Planet Soul

The Art of Love Magic

How to embrace self-love using herbs, rituals, and a touch of magic

Photo: ZenShui/Laurence Mouton/Getty Images

TThe word “witch” sometimes gets a bad rap. At the very least, identifying as such can slap a vaguely confused, if not fearful, stare on a stranger’s face. I don’t blame them — our society has both vilified and deified the witch for centuries; they’re seen as either femme fatales or devil-worshipping hags out for blood. In reality, neither trope is true.

Witchcraft is about healing healing the body, the spirit, the mind, and helping society to do the same. It’s about recognizing a sense of oneness with the earth and with nature, and using that connective power to aid yourself and empower others.

Still, the role of the sacred healer and keeper of knowledge has devolved into something else entirely.

Taking back the word “witch” has been a part of my spiritual journey for years. Raised in a D.C. suburb as a Protestant with Catholic roots, some of my earliest memories involved two questions: Why is the rest of the world “damned” for not believing in Christian ideology? And aren’t there many paths to the Divine? Condemnation for thinking differently didn’t feel like love, so I systematically reassessed everything I was taught, and I pieced together a spirituality that felt right to me.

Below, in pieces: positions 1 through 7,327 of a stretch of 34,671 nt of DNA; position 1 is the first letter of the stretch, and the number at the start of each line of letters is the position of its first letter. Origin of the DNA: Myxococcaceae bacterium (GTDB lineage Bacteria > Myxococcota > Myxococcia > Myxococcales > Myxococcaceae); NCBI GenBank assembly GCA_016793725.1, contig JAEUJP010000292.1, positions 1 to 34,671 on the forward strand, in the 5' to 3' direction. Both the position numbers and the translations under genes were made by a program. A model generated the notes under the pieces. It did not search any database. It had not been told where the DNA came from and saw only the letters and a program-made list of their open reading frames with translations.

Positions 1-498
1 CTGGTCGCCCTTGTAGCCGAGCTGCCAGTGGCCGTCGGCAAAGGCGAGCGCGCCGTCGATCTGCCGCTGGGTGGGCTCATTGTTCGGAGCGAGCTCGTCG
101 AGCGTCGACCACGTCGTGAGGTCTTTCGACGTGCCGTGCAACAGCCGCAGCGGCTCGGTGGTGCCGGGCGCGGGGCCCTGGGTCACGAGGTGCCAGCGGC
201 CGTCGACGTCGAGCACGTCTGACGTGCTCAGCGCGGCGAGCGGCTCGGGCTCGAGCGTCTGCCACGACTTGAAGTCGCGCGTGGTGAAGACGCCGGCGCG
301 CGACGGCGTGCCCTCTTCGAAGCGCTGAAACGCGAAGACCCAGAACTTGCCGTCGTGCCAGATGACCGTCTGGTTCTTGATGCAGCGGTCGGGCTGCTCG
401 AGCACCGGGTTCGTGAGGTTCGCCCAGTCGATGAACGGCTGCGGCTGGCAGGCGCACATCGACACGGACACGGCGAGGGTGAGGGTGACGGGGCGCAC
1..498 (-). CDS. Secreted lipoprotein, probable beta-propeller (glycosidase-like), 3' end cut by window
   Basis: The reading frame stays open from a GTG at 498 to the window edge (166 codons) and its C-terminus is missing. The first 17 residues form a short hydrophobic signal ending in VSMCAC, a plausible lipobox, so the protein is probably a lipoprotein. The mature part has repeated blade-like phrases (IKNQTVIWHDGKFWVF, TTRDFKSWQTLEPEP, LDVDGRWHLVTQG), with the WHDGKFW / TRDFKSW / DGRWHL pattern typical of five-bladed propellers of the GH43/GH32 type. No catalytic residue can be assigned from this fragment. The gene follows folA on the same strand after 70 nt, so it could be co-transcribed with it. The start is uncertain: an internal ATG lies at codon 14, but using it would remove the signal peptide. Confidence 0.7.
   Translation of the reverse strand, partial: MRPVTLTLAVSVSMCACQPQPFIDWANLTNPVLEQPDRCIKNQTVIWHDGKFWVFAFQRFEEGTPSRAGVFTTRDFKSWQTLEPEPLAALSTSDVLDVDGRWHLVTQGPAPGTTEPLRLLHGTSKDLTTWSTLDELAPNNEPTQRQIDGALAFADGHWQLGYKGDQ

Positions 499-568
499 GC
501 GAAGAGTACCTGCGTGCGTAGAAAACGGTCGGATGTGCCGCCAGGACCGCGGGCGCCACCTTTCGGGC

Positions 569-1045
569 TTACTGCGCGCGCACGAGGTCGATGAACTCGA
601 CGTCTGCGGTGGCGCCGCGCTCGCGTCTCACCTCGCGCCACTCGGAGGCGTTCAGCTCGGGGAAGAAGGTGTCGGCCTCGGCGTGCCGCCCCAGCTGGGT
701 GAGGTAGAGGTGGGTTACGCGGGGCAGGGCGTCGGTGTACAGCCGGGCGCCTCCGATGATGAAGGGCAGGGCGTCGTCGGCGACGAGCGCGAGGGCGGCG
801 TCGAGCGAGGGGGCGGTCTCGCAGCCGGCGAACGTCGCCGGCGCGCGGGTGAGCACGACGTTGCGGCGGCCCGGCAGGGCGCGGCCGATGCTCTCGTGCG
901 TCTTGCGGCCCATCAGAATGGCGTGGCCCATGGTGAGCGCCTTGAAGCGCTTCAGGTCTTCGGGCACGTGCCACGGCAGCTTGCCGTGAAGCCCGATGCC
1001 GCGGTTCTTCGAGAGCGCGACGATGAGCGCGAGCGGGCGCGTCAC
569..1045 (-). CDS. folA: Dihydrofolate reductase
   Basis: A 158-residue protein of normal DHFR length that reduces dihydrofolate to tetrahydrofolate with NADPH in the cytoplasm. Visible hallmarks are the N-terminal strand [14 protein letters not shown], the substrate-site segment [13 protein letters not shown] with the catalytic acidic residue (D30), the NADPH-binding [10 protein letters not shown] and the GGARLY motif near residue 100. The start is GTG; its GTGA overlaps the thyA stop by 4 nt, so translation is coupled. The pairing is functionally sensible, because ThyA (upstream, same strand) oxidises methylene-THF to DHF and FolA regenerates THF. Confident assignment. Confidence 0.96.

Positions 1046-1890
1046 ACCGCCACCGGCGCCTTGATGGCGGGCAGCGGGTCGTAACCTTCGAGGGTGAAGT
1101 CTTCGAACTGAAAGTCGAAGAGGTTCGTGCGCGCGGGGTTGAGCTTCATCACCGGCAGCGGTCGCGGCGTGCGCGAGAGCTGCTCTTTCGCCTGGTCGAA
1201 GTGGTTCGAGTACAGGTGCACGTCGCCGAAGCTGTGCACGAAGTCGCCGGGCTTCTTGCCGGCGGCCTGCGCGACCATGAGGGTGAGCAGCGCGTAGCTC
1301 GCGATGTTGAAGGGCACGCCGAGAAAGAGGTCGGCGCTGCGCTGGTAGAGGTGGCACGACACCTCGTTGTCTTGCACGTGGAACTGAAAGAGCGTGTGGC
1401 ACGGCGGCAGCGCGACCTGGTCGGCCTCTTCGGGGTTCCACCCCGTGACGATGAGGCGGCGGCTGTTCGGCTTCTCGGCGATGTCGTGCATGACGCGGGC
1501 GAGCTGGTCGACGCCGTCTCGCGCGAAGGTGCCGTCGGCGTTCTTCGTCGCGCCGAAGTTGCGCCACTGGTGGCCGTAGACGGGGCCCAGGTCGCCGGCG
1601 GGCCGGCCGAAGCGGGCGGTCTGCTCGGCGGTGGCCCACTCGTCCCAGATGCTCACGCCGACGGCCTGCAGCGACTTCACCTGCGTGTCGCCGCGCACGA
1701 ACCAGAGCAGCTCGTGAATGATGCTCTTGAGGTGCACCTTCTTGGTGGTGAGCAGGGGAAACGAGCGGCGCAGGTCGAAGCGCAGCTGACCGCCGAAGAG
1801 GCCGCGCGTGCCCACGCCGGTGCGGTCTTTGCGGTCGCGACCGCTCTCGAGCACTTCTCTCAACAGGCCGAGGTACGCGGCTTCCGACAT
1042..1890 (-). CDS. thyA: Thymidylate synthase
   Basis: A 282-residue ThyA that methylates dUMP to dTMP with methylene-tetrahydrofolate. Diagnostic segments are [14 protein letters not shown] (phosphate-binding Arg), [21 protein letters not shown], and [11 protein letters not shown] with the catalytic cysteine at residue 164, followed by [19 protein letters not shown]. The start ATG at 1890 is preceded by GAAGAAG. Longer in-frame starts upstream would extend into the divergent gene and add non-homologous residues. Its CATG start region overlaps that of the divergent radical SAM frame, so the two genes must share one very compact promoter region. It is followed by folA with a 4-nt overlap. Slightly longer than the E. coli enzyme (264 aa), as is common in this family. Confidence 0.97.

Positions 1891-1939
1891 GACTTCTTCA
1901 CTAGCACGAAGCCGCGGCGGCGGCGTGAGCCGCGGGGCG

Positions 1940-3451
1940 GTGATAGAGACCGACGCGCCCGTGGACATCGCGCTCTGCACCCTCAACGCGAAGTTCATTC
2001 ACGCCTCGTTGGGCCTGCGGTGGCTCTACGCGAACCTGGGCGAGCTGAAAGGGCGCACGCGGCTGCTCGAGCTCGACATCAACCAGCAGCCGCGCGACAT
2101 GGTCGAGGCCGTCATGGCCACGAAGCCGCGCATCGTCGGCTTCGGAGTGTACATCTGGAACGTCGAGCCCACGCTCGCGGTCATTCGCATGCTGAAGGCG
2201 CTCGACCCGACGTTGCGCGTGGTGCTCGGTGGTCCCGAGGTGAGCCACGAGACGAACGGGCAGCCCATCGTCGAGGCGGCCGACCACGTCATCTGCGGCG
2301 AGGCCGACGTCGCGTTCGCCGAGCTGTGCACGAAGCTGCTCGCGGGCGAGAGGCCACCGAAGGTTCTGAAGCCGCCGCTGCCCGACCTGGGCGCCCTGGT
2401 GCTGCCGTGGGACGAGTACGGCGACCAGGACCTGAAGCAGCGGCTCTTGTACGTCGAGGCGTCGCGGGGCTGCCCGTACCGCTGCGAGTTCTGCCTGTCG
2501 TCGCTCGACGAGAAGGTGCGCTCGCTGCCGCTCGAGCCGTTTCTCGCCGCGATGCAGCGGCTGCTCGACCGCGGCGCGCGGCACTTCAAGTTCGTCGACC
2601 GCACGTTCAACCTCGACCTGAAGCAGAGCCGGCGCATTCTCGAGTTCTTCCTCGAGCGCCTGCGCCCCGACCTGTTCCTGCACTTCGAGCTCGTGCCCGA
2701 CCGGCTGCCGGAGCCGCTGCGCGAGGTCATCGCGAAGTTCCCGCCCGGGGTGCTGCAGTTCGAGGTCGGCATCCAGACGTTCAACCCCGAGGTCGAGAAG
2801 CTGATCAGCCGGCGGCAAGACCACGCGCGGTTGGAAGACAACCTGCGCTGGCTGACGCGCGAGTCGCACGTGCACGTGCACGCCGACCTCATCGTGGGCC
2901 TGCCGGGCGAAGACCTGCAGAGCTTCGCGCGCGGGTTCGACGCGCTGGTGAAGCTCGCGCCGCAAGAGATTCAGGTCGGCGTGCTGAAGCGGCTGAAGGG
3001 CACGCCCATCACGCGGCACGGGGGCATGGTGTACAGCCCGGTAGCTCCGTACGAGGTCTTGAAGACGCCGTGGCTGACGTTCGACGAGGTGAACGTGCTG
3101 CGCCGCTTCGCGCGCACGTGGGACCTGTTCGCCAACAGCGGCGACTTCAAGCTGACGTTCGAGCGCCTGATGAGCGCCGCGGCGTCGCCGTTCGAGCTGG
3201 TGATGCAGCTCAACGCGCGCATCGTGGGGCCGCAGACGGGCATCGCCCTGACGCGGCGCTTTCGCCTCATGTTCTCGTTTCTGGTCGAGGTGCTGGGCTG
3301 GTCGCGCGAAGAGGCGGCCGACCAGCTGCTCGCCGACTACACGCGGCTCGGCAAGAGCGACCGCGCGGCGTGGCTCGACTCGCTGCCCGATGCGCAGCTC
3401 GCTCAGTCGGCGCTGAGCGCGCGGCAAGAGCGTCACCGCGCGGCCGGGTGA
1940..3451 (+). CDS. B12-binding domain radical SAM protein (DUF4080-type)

One concrete thing I’ve learned along the way is that love is (or, at least, should be) at the core of everything. It’s our raison d’être, our driving force, and it’s the fiber of our social fabric. It’s also at the core of most world religions. So how does it apply to witchcraft? And what exactly is love magic?

Positive love magic is about enhancing your own positive qualities, especially your self-confidence, in order to attract people.

Stacy Rapp, Head Witch at New York City’s oldest occult store, Enchantments, offers her insight: “The bottom line with love magic is, unfortunately, all love magic is — to some degree — manipulative because you’re trying to influence other people’s feelings towards you. But there are positive ways to do that — and non-positive ways. Positive love magic is about enhancing your own positive qualities, especially your self-confidence, in order to attract people. Manipulative magic is trying to force someone to love you.”

Rapp recommends the following self-love/empowerment spell: Gather 20 pink rose petals and write one thing that you love about yourself directly on each one. While you let them dry for about a week, put sea salt into a bowl and add a few drops of love oil or perfume. Next, layer the scented salt and rose petals into a mason jar, and cover the jar with a pink cloth. Hold the jar in your hands and say, “This is my reminder to love and honor myself, no matter what anyone says.”

“You can then use the salt for self-love baths or in a salt scrub. When you use it, remind yourself of the intention,” Rapp suggests. “What we try to focus on is what’s called ‘opening the doors of potential.’ The idea is to increase self-love and self-confidence in order to attract someone who respects that, and will actually be attracted to it.”

So how do we achieve this self-love?

Intimate dances with herbs